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Today is August 23, 2017

L.Q.C. Lamar house exhibits explore Mississippi’s Civil War era

By Nancy Jo Maples

L.Q.C. Lamar house exhibits explore Mississippi’s Civil War era

L.Q.C. Lamar House, Oxford

On a quiet, tree-lined street near the heart of downtown Oxford lies a nugget of Mississippi history—the L.Q.C. Lamar House.

In the late 1800s Lucius Quintus Cincinnatus Lamar served as a U.S. Congressman, U.S. Senator, Secretary of the Interior and an associate justice of the U.S. Supreme Court. Lamar served in both chambers of Congress and is one of few people who have served in all three branches of government. He is the only Mississippian to become a U.S. Supreme Court justice.

Lamar was known for being a dynamic orator and for encouraging the mending of relations between the North and the South after the Civil War. One of Lamar’s historically important orations occurred in a eulogy he delivered during the Reconstruction Era for U.S. Sen. Charles Sumner of Massachusetts. In the tribute, given in 1874, Lamar famously said, “Countrymen, know one another, and you will love one another.”

At a dedication of the Lamar house in 2008 following its restoration, U.S. Sen. Thad Cochran said of Lamar, “His speech to honor Sumner was seen as the first step on a road to recovery. Lamar was a multi-talented public servant at a time when our nation needed leadership the most.”

Lamar is also credited with saving national park lands; yet his influence in conservation is not widely known. “He has not received his due in conservation policy,” Brian Wilson, president of the L.Q.C. Lamar Foundation, said.

“He brought in the cavalry to police the parks and reclaimed 80 million acres that had been taken by corporations and railroads,” Wilson said.

Yellowstone National Park, the first national park, had experienced difficulties in its early days trying to protect the resource while also making it available to the public. Some visitors killed wildlife, collected souvenirs from the geothermal features and camped wherever they pleased. At the time, Lamar
was Secretary of the Interior under Grover Cleveland and placed the U.S. Army in charge of park supervision. The Lamar River and the Lamar Valley, both in Yellowstone National Park, are named for him.

Born Sept. 17, 1825, in Eatonton, Ga., Lamar attended Emory College and became a lawyer. After a brief stint in the Georgia state legislature, 1853-1854, he moved to Oxford where his father-in-law was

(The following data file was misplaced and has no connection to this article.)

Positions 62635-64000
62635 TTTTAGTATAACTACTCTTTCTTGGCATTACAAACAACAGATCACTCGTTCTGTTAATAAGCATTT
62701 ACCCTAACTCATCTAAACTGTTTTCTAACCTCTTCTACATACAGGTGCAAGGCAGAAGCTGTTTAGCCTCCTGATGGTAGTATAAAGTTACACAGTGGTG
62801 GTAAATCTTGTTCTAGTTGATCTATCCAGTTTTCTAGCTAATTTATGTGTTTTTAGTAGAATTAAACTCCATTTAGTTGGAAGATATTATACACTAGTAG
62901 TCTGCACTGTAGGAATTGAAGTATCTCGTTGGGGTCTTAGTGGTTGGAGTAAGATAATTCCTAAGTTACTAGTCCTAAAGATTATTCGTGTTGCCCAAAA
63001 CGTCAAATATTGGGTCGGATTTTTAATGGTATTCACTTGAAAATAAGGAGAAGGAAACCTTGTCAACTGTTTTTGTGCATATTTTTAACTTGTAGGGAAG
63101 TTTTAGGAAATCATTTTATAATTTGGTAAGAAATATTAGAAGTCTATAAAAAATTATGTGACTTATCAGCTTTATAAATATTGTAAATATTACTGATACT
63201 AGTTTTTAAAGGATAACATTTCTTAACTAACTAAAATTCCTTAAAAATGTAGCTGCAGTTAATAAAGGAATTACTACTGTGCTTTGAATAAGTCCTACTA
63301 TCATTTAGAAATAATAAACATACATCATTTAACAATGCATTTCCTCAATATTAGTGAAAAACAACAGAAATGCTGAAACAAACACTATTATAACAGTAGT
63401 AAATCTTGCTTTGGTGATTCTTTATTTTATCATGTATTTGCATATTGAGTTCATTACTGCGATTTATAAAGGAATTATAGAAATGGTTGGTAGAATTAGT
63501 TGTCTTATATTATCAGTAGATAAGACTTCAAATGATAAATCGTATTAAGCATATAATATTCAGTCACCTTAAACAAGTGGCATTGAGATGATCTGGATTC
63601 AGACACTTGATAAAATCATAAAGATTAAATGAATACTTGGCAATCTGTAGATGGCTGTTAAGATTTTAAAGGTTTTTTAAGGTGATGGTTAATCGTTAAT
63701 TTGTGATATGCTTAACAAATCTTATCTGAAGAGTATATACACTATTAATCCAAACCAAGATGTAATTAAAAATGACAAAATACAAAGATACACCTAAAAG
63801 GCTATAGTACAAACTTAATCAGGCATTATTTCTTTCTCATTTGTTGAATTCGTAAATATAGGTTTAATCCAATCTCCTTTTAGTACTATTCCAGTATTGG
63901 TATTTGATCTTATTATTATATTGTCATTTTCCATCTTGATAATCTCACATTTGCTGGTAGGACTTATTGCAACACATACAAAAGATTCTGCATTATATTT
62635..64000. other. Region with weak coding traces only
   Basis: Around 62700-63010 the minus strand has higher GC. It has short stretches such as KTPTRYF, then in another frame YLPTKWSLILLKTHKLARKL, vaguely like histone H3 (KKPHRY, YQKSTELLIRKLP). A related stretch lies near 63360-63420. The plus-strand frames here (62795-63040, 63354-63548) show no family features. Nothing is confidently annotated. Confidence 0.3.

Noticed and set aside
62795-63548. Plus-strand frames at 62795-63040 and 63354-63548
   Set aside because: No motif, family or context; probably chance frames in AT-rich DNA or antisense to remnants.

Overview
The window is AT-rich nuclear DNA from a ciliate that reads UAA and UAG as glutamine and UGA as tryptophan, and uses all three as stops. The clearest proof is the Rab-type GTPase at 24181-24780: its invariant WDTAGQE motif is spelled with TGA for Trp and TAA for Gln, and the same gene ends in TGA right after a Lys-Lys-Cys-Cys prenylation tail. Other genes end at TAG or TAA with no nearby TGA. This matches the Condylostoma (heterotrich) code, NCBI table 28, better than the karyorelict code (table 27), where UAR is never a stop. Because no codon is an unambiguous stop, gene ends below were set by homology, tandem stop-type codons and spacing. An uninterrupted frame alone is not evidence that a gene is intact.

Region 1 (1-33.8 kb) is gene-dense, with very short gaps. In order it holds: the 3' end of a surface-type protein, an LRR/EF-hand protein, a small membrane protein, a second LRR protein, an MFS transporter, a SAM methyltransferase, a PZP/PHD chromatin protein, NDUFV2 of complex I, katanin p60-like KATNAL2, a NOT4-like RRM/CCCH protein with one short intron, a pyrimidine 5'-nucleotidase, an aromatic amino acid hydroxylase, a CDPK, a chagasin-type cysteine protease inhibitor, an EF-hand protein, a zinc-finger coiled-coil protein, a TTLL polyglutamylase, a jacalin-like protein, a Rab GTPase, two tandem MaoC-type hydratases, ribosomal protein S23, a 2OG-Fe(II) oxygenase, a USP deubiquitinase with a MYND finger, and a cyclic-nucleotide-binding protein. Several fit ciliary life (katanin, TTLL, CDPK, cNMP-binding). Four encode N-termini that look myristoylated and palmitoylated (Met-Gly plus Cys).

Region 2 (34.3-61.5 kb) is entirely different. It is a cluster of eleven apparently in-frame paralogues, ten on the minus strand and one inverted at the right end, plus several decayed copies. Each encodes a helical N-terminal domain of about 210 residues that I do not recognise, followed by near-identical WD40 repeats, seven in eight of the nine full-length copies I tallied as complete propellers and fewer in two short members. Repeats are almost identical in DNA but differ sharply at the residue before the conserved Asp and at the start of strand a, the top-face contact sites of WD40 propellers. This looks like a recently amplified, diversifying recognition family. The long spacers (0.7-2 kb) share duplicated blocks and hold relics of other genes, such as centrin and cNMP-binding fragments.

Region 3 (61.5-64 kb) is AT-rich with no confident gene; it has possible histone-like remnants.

president of the University of Mississippi. Lamar served as a professor there while he also worked as a lawyer and statesman.

Built in 1870, the Lamar House was designated a National Historic Landmark in 1975. A bronze life-size statue of Lamar stands just outside the home’s front entranceway. The statue was created by Lafayette County artist Bill Beckwith, who also created the life-size sculptures of William Faulkner displayed on Oxford Square and of Elvis Presley displayed in nearby Tupelo.

Now serving as a museum, the house is located at 616 14th St. and is within easy walking distance of the Oxford Square. A spacious gravel lot accessible from 16th Street offers free parking to guests arriving by automobile. An uphill trail leads to the house and three-acre grounds.

Each room of the home’s interior features an exhibit giving details about Lamar’s life and the influence he wielded. Professionally designed educational displays provide valuable information about Lamar’s life within the context of the Civil War era and explore the politics of slavery, secession and reunion.

While there are few pieces of Lamar’s furniture inside the house, there are some interesting personal effects such as the traveling trunk he used during trips to Washington, D.C. His work desk is also on display, as is wife’s silver collection.

Owned by the City of Oxford, its Historic Sites Commission manages the property. The L.Q. C. Lamar Foundation partners with the city to assist with informing schools and clubs about Lamar’s life and the museum.

There is no admission fee, and in 2016 the museum was rated as the greatest free attraction in the state of Mississippi by Money Magazine. The home is open Tuesday through Thursday from 10 a.m. until 4 p.m. and Friday through Sunday from 1 p.m. until 4 p.m. Group tours are available on advance notice by calling the Lamar House at 662-513-6071 or Visit Oxford, the city’s tourism bureau, at 662-232-2477.

Award winning journalist Nancy Jo Maples lives in Lucedale and is the author of “Staying Power: The Story of South Mississippi Electric Power Association.” She can be reached at nancyjomaples@aol.com.

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